U.K. Sinha’s six-year term (with two extensions) as head of the Securities and Exchange Board of India (Sebi) ends on Wednesday. His three predecessors—C.B. Bhave, M. Damodaran and G.N. Bajpai— had a three-year term each. In Sebi’s 25-year history, only one chairman had a longer tenure than Sinha—D.R. Mehta, for seven years.
How will Sinha be remembered as the markets regulator? What’s the legacy Sinha, a 1976-batch Indian Administrative Service (IAS) officer from the Bihar cadre, leaving behind?
In some sense, he is like Mahendra Singh Dhoni, who quit captaincy after doing wonderfully well in all three formats of the game—Tests, One-Day Internationals and Twenty20. All the markets that Sebi oversees have been booming. The Sensex, BSE’s benchmark equity index, is 1,281.42 points shy of its all-time high. It has gained 63% or 11,014.71 points since 18 February 2011, when Sinha took over the mantle at Sebi (it was at 17,728.61 points then). Money raised through corporate bonds in the first 11 months of the current fiscal year is around Rs5.4 trillion, the highest ever. The assets under management of India’s mutual fund industry in January were Rs17.37 trillion, the highest, and two-and-a-half times of what they were in February 2011 (Rs7.07 trillion). So far this fiscal year, at least Rs25,282 crore has been raised through initial public offerings (IPOs) by 21 companies.
Another way of remembering Sinha could be as a market regulator who had fought five public interest litigation (PIL) cases in India’s highest court that challenged either his appointment or extension of terms. The last such case was dismissed in April 2016; the first was filed in September 2011.
Many believe that some of the industrial houses, upset with Sebi’s actions against them, have been behind such PILs. In fact, dismissing one such case in November 2013, Supreme Court justice Surinder Singh Nijjar observed, “It is a well-known fact that in recent times, Sebi has been active in pursuing a number of cause célèbre against some very powerful business houses. Therefore, the anxiety of these business houses for the removal of the present chairman of Sebi is not wholly unimaginable.”
Indeed, in a couple of high-profile cases the initiative was taken either by Sinha’s predecessor or the government but to his credit, Sinha took the fights to their logical end.
One such case is against Subrata Roy’s Sahara India Financial Corp. Ltd, the nation’s largest residuary non-banking financial company. In November 2010, Sebi (when Bhave was its chairman) banned the group from raising money from the public in any form after a thorough investigation, leading to a long legal battle in high courts and the Supreme Court. After Bhave stepped down in February 2011, Sinha steered the fight for a refund of the Rs24,000 crore which the Sahara group allegedly raised from the public but never returned. Roy is now on parole after spending two years in Tihar Jail.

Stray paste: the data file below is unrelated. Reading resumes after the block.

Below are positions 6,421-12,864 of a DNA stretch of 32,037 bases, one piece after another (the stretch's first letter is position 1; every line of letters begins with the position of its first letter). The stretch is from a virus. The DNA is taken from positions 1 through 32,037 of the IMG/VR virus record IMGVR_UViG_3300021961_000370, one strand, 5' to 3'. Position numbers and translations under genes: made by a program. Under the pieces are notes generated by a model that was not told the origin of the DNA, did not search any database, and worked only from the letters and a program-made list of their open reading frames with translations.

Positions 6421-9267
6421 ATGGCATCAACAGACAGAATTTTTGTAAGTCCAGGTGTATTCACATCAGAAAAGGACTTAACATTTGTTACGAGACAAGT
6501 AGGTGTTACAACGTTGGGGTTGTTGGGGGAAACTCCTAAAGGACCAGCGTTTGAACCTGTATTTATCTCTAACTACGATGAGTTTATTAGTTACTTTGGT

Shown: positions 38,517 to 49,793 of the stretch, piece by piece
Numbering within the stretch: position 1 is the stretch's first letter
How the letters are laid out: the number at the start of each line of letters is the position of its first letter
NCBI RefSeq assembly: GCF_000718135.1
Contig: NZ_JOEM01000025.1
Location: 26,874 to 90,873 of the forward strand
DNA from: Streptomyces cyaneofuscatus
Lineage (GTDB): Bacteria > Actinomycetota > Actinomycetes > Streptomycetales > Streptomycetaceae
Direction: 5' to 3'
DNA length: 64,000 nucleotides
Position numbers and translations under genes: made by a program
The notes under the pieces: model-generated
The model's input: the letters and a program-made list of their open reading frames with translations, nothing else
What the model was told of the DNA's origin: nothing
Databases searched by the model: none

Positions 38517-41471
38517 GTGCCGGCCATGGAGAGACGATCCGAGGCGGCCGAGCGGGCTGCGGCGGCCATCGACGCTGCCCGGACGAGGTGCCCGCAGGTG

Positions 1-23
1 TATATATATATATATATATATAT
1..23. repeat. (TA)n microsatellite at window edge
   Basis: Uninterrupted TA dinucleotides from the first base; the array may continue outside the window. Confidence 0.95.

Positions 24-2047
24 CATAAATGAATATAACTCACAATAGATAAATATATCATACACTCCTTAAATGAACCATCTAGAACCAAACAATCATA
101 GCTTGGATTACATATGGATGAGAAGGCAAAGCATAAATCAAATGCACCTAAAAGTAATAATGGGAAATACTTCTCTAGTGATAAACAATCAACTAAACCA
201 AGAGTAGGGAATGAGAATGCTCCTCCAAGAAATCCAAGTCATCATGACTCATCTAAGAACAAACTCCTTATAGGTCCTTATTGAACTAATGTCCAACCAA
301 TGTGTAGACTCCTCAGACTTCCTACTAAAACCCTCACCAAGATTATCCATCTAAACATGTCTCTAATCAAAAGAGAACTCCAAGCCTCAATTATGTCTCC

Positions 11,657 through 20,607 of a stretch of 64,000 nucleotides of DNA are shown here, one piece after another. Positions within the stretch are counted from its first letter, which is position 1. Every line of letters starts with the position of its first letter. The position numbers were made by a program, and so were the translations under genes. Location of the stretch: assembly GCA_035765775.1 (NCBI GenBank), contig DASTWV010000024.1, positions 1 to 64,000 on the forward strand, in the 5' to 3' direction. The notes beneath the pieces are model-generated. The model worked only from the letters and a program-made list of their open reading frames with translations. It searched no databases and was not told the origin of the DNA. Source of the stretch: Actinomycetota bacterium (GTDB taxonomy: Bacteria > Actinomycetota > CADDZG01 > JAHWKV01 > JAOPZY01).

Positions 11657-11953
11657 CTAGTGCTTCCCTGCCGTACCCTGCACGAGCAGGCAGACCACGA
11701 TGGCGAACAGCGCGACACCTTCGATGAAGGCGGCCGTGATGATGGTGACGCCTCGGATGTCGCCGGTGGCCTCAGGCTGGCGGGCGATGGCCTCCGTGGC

While Bhave started the probe against Sahara and Sinha closed it, in the case of National Spot Exchange Ltd (NSEL), the Congress-led United Progressive Alliance government took the lead. The exchange’s licence was issued by Sebi under Sinha’s predecessor, but after the controversy broke in 2014, Sebi and then commodity markets regulator, Forward Markets Commission (FMC), declared Jignesh Shah, founder of Financial Technologies (India) Ltd and NSEL, not fit and proper to run an exchange. The Economic Offences Wing of Mumbai Police, Enforcement Directorate and the Maharashtra government registered cases against him and Shah was sent to jail. FMC was ultimately merged with Sebi and the transition has been smooth.
Taking on the high and mighty
There are quite a few other cases where Sinha has taken on the high and mighty. One such case relates to India’s largest real estate developer DLF Ltd. In October 2014, Sebi restrained DLF and six of its senior executives including its chairman K.P. Singh, from accessing the securities market for three years after finding them guilty of furnishing wrong information and misleading investors during the firm’s Rs9,187.5 crore IPO in 2007. It also imposed a penalty on the company. The case is still being fought but DLF has not got any relief from the ban on entering the capital market.
Sebi also clamped down on the Saradha Group, the Rose Valley Group, MPS Greenery Developers Ltd and at least 300 other companies running so-called collective investments schemes (CIS) to raise money from the public. Many of the promoters of these firms enjoyed active political patronage. They have raised at least Rs30,000 crore from gullible investors.